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Author: Ilona Bray

Ilona Bray is an attorney who gave up the active practice of law to edit and author books and articles for Nolo. Her working background includes both solo immigration practice and working or volunteering as an immigration attorney with nonprofit organizations in Seattle and California.
Holiday Season 2018 to Test How Much Donors Are Motivated by Tax Deductions

Holiday Season 2018 to Test How Much Donors Are Motivated by Tax Deductions

End-of-year giving traditionally gives struggling nonprofits a way to make up for any lost ground and get a budgetary boost into the new year. Starting with Giving Tuesday (November 27 this year), the public is treated to, or annoyed by, a chorus of messages from needy nonprofits. Despite any annoyance, many generous people respond, such that approximately 30% of individual giving happens in December. We are weeks away, however, from what could be a seismic shift. The timing of holiday…

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Too Many Would-Be U.S. Citizens Blocked by Slow-Grinding Bureaucracy

Too Many Would-Be U.S. Citizens Blocked by Slow-Grinding Bureaucracy

Approximately three quarters of a million people who were eligible for U.S. citizenship long, long before this election—who had, per the eligibility requirements, held a U.S. green card for at least five years (in most cases), lived in the U.S. continuously with that green card, and studied up on their English and civics—are still waiting to become citizens. The bureaucratic backlog for naturalization is at historic, some say shocking levels, according to a report from the National Partnership for New…

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Let’s Say Birthright Citizenship CAN Be Ended by Executive Order: What Would Be the Result?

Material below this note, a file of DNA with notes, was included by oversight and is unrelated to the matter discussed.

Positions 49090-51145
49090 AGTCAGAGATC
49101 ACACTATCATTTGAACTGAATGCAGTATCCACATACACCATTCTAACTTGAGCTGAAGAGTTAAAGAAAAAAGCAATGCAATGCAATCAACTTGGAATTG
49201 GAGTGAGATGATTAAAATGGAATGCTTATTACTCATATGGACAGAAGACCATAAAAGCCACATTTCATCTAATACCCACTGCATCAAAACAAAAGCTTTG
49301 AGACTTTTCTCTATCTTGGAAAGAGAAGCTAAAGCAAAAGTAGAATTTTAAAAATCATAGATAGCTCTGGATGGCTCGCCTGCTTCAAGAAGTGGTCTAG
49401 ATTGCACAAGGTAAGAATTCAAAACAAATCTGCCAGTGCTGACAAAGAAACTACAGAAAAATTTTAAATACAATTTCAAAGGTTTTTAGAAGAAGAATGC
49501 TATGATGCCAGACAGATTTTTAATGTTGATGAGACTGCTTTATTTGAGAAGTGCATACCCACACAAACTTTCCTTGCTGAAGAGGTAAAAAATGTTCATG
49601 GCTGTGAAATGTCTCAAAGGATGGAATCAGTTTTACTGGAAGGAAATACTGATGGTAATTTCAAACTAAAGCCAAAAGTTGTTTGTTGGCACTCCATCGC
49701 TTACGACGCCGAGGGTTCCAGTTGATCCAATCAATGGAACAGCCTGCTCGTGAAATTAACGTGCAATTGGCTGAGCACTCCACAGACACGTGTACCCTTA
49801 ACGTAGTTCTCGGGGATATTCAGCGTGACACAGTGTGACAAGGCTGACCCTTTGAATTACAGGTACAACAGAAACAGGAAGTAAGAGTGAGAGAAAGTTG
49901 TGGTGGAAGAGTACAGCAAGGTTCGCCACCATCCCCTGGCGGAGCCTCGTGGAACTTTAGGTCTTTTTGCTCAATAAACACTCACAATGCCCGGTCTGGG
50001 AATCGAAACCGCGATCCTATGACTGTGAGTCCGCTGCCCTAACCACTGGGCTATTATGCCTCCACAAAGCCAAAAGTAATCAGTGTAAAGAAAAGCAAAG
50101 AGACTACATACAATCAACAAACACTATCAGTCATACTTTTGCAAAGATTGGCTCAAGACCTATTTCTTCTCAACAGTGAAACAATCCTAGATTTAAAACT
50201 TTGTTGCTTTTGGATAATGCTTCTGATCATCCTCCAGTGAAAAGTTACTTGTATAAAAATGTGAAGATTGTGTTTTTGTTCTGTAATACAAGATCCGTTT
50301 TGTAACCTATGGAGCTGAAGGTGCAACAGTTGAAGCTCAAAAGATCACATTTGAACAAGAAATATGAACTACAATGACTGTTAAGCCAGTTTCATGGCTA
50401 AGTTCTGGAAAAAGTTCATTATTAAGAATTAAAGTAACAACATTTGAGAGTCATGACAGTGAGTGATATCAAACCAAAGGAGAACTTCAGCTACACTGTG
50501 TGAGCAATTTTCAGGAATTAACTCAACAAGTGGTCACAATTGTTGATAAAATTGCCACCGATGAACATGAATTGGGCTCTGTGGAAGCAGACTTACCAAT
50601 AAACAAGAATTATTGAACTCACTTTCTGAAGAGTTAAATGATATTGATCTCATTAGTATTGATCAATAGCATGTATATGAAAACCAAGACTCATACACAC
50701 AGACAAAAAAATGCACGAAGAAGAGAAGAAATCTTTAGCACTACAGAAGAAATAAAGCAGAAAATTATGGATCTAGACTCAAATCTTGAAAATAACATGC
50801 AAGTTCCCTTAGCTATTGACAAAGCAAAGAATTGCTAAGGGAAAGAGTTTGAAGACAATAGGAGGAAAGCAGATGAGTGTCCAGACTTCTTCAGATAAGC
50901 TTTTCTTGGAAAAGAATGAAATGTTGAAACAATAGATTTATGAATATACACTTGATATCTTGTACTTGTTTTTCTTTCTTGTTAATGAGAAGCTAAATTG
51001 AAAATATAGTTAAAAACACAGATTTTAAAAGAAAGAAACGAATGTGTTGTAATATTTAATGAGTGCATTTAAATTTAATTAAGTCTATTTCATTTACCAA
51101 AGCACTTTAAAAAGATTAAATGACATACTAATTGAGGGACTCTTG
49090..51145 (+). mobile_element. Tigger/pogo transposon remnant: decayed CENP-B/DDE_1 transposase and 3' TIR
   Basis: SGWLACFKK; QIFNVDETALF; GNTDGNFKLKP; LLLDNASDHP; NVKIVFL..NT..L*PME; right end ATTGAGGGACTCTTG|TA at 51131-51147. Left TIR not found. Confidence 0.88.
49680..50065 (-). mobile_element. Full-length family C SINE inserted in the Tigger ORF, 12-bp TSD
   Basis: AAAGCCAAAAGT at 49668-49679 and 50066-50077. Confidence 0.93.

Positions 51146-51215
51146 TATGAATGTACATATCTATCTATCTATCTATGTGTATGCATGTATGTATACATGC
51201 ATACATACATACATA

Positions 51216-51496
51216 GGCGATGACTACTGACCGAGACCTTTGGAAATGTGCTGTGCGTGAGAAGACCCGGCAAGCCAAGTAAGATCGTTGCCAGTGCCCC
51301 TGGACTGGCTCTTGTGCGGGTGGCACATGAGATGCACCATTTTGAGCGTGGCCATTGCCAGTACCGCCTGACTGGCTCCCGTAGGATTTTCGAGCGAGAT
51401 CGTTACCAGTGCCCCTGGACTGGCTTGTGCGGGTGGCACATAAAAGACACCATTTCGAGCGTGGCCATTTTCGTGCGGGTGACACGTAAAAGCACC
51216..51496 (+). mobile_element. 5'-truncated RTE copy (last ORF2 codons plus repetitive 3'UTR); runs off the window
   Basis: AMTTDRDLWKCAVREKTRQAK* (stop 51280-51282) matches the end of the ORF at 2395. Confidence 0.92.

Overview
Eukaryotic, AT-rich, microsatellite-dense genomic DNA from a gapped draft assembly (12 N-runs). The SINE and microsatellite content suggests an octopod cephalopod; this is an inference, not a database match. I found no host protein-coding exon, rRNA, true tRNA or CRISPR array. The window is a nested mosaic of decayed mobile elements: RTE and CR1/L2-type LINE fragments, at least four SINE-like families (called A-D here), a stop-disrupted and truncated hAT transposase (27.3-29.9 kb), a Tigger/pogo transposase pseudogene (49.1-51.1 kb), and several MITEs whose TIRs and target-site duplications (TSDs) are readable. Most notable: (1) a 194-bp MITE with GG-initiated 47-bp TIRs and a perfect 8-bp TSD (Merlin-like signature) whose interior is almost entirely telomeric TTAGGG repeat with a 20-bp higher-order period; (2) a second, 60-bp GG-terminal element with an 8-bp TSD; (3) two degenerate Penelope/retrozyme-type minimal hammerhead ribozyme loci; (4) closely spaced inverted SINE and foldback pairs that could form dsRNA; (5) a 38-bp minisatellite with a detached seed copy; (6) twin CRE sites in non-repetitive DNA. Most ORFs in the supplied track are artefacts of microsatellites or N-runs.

Let’s Say Birthright Citizenship CAN Be Ended by Executive Order: What Would Be the Result?

Long before Trump became president, conservative commentators began pressing for an end to what’s widely called “birthright citizenship.” That means the right, under the Fourteenth Amendment to the U.S. Constitution, of: “All persons born or naturalized in the United States, and subject to the jurisdiction thereof, [to be] citizens of the United States and of the State wherein they reside.” For well over a century, this amendment has been interpreted by courts and legal scholars to mean that anyone born…

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Back From Dilley Immigrant Detention Center: Interview With Nolo Immigration Attorney/Volunteer Kyle Knapp

Back From Dilley Immigrant Detention Center: Interview With Nolo Immigration Attorney/Volunteer Kyle Knapp

If you saw the recent Frontline show about child separations at the U.S. border,  you caught at least a glimpse of the so-called “South Texas Family Residential Center” in Dilley, Texas. Regular Nolo writer Kyle Knapp got a closer look at this facility recently. He spent a week volunteering there, along with other attorneys, all helping women and children (the center’s sole occupants) prepare to present their asylum cases to U.S. government officials. I (Ilona Bray, Nolo author) spoke with…

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Illegal Behavior to Arrive in the U.S. Is All But Baked Into Asylum Application Process

Illegal Behavior to Arrive in the U.S. Is All But Baked Into Asylum Application Process

Before having any sort of meaningful discussion of how to treat people who seek asylum at the southern U.S. border, we need to understand how someone can—and can’t—apply for asylum in the first place. In most cases, one has to violate immigration laws in order to get to the United States—and in the end, that’s legally okay. It’s almost expected. Which means that any bright-line analysis of who is “illegal” or not is almost nonsensical in this context. Let’s imagine…

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